Skip to primary content


Horse Race Presidential Campaign Coverage Alive and Well

The New York Times Public Editor Clark Hoyt uses a standard public journalism critique of The New York Times and the news media as a whole when he writes about the 2008 presidential election coverage’s horse race mentality. He writes in his column:

Through Friday, of 270 news articles published in The Times about the election since the national tickets were formed in late August, only 29, or a little over 10 percent, were primarily about policy substance. And that is a generous tally that includes some very brief items.

That count by my assistant, Michael McElroy, is similar to figures compiled by the Project for Excellence in Journalism, which has been closely monitoring election coverage in a wide range of media. The group found that only 8 percent of front-page articles in The Times from late August through last Sunday were about policy. Nearly three-quarters were about the horse race, political tactics, polls and the like. The Times numbers are about the same as for the news media in general, including cable television and blogs — not a standard to aspire to.

Apparently, that does not make the public happy; Hoyt writes:

Early this year, roughly three-quarters of voters of all political persuasions surveyed by the Pew Research Center for the People and the Press said they wanted more coverage of the candidates’ stands on issues. For the most part, they were disappointed, and their satisfaction with the news media has declined, according to Pew. In February, 55 percent said the election coverage was good or excellent. By June, 54 percent said it was fair or poor.

Those interested in civic and public journalism have been taking on this issue since the public journalism reform movement began  after the 1988 presidential election. Jay Rosen has been one of the most informed critics. Here is what he said back in January, 2008. Here is what I wrote in October 2007 and if you want to keep going back, here is Rosen again in 2004 with his PressThink piece Horse Race Now! Horse Race Tomorrow! Horse Race. Forever!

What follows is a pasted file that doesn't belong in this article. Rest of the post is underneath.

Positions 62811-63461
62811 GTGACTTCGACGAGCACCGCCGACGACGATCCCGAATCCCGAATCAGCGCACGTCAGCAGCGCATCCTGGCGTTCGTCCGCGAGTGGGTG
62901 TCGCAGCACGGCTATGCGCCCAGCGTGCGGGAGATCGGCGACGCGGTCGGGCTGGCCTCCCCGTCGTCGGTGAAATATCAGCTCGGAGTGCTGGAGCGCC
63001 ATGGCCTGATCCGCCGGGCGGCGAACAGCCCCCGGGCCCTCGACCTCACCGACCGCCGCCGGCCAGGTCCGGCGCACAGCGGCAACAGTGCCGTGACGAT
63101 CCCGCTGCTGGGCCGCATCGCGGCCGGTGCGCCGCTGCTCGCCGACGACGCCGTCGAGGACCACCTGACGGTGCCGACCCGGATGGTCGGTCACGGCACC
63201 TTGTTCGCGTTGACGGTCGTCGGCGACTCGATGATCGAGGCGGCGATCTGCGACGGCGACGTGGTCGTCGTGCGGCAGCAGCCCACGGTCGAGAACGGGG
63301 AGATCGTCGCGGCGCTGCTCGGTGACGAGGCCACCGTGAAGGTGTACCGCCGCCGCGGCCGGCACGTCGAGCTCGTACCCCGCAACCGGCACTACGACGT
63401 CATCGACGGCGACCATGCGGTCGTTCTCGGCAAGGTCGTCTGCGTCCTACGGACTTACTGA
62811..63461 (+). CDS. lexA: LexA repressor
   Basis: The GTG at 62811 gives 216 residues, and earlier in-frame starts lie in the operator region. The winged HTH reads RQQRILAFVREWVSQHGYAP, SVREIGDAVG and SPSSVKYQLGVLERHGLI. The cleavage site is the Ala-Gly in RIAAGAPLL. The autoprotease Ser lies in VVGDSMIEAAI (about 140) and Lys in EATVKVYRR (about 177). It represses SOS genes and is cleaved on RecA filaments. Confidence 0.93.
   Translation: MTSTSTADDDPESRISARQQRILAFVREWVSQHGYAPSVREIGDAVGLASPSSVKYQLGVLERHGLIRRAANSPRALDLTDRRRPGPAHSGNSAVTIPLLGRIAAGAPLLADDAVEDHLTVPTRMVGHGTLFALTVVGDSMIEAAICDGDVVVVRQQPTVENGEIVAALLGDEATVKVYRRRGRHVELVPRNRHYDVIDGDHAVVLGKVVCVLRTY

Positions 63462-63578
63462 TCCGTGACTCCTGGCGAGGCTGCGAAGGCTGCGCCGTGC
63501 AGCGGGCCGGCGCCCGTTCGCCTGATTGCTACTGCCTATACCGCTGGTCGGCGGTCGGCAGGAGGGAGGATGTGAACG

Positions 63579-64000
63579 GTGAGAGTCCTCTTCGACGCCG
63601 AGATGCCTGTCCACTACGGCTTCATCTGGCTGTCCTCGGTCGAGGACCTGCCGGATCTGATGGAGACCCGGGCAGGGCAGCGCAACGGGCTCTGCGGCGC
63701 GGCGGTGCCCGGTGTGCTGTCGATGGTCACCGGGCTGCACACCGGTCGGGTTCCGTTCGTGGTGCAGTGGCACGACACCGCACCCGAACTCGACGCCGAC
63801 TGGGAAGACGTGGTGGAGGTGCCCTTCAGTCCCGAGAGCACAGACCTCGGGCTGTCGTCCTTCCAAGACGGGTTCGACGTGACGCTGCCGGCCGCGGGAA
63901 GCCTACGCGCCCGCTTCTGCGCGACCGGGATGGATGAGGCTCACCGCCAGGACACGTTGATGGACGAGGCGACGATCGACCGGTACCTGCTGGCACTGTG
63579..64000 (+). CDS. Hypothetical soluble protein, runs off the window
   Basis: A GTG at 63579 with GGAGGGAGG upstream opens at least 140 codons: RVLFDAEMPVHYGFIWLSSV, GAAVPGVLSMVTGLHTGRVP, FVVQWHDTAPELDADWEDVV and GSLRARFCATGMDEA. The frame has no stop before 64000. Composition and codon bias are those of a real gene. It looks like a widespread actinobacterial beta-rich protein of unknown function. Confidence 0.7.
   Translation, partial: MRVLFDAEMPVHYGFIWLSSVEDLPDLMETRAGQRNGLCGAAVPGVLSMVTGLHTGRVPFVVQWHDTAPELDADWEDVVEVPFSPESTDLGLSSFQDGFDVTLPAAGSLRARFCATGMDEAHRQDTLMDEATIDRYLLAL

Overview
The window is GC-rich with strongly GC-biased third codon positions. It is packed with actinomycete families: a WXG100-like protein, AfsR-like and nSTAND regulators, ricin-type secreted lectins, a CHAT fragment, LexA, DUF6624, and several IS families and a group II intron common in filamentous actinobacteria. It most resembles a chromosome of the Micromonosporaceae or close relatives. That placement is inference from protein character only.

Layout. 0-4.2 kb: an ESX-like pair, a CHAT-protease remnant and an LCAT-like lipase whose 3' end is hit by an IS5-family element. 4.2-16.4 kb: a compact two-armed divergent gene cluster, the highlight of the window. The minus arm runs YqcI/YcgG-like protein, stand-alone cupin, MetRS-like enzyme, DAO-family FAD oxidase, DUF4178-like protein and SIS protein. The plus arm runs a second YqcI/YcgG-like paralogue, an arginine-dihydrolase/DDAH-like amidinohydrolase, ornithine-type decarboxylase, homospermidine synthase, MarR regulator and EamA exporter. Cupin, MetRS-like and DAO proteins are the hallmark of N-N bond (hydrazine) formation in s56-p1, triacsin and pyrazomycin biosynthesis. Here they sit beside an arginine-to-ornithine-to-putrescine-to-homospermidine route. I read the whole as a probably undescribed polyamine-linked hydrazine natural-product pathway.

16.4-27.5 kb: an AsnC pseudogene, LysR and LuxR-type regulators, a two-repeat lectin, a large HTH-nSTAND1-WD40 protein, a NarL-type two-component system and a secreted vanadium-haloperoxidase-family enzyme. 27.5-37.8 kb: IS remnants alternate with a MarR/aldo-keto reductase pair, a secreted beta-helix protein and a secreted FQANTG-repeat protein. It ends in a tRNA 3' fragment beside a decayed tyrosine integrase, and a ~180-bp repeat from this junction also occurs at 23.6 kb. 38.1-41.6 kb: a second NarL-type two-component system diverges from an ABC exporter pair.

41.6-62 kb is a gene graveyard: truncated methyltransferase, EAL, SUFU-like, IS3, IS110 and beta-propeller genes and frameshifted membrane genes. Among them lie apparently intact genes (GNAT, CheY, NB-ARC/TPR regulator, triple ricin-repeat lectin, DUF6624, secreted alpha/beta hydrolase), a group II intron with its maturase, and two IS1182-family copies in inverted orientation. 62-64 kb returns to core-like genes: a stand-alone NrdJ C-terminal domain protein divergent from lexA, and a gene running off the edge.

If I were surveyed, I would answer that I want more issue oriented stories. However, here is a confession: I can’t help myself, apparently like a lot of political junkies, each day I visit places like which provides fantastic horse race coverage, just like inside baseball. It is addictive. Here is what FiveThirtyEight posted last week about the site’s audience growth:

Seven months ago today this site … went live, with 80 visits. Yesterday we reached 693,216 … Glancing at the daily circulation figures for US newspapers, it looks like we’re at or about the top ten and rising with a bullet.

So for me I want my polls and my substantial reporting too. Right now we are obviously getting more of the former and too little of the latter and that is the big problem now, has been the problem in the past and will probably be the problem forever.

Comments are closed.